Council debates water restrictions
Wednesday, May 4, 2016 by Jack Craver
Home car-washing may soon be coming back to Austin. If City Council approves Austin Water’s proposed reforms of water restrictions, homeowners will be able to spray down their cars in their driveways every day if their hearts so desire.
That appears to be the concession the utility is offering customers who might otherwise be frustrated by its move to permanently implement restrictions on sprinkler use that have traditionally been reserved for droughts. Specifically, the utility is proposing that residents be allowed to use automatic sprinklers on their lawns only once a week, no matter what the drought stage.
At a Council work session Tuesday, Austin Water Director Greg Meszaros said the proposed rules had been shaped by the last five years of drought. The restrictions the city put in place, he said, had saved 115,000 acre-feet of water from the Highland Lakes reservoirs during that time period.
Meszaros conceded that a narrow majority of those who responded to an online survey on the proposed restrictions opposed the plan, although he qualified that by pointing out that pluralities of residents from six of the 10 Council districts supported it.
Council Member Don Zimmerman, who has long been a critic of water restrictions, was eager to point out that his constituents in Northwest Austin were definitely not supportive. The soil in West Austin, he said, is less absorbent than soil in East Austin, which is why residents are calling for more access to water.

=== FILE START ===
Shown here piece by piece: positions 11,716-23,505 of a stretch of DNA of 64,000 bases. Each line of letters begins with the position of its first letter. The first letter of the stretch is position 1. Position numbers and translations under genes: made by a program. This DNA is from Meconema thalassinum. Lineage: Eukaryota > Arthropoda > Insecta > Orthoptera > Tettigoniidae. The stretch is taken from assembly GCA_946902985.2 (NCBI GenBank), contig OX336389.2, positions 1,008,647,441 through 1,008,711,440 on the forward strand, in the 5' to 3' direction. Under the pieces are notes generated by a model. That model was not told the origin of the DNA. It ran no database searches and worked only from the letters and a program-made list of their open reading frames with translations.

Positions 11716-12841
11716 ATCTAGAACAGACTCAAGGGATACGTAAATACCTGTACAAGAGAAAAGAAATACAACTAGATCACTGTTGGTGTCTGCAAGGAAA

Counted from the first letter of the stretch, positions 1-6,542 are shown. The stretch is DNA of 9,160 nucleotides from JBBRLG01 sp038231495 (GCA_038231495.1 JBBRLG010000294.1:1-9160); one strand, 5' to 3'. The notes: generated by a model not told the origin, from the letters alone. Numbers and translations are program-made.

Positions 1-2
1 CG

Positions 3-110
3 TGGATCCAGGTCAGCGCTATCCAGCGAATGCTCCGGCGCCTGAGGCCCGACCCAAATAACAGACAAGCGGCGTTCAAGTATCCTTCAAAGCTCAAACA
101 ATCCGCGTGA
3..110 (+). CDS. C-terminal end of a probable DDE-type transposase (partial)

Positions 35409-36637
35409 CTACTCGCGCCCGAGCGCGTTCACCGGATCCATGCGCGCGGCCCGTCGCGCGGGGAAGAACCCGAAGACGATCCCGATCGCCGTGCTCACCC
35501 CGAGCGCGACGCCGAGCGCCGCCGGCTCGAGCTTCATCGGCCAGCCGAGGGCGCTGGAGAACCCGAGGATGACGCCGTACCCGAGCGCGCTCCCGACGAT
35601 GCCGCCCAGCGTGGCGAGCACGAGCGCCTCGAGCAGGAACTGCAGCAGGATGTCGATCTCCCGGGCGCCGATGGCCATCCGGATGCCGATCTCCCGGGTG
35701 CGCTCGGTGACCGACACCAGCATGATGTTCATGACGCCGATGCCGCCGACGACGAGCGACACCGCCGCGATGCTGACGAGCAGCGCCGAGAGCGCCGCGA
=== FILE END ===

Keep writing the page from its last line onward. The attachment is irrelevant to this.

Zimmerman and Council Member Ellen Troxclair grilled Meszaros on the amount of water saved through the sprinkler restrictions, suggesting that the impact on the lakes was negligible.
“Had we had two-day-a-week watering during the drought, the difference (in lake levels) would have been less than 1 percent,” said Troxclair.
Zimmerman posited that the restrictions had morphed from a response to drought to a form of “social engineering.”
Both also wondered aloud why the utility had conducted a survey if it was not following the apparent will of those who participated in it.
Meszaros acknowledged that the numbers don’t appear big when the lakes are full but emphasized the cumulative impact that looser restrictions could have on the water supply over a term of many years.
“It’s a tiny fraction of the water when the lakes are full, but the lakes are only full a tiny fraction of the time,” he said.
The goal of the restrictions was to produce long-term behavioral changes that foster water conservation, Meszaros said. He also defended the use of the survey, pointing out that the utility had responded to concerns about car-washing and that it was being transparent about how its recommendations contrasted to some extent with what people wanted.
Neither Zimmerman nor Troxclair appeared convinced by Meszaros’ explanations, but the vociferous objections from Council’s conservative contingent did not seem to have much effect on the majority.
Mayor Pro Tem Kathie Tovo lauded the proposed plan.
“I think this is critical that we continue to emphasize conservation,” she said. “I believe we’re all going to adjust how we live on this earth, starting with our yards and our landscapes.”
Council Member Leslie Pool also pushed back on criticisms of the plan, pointing out that the proposed rules allowed for unlimited watering with drip or hand-held irrigation tools. She even highlighted her own ventures in watering vegetation by hand, which she called a “meditative” experience that she hoped others would pursue.
“I think there’s plenty of opportunity to deliver water to our landscapes,” she said.
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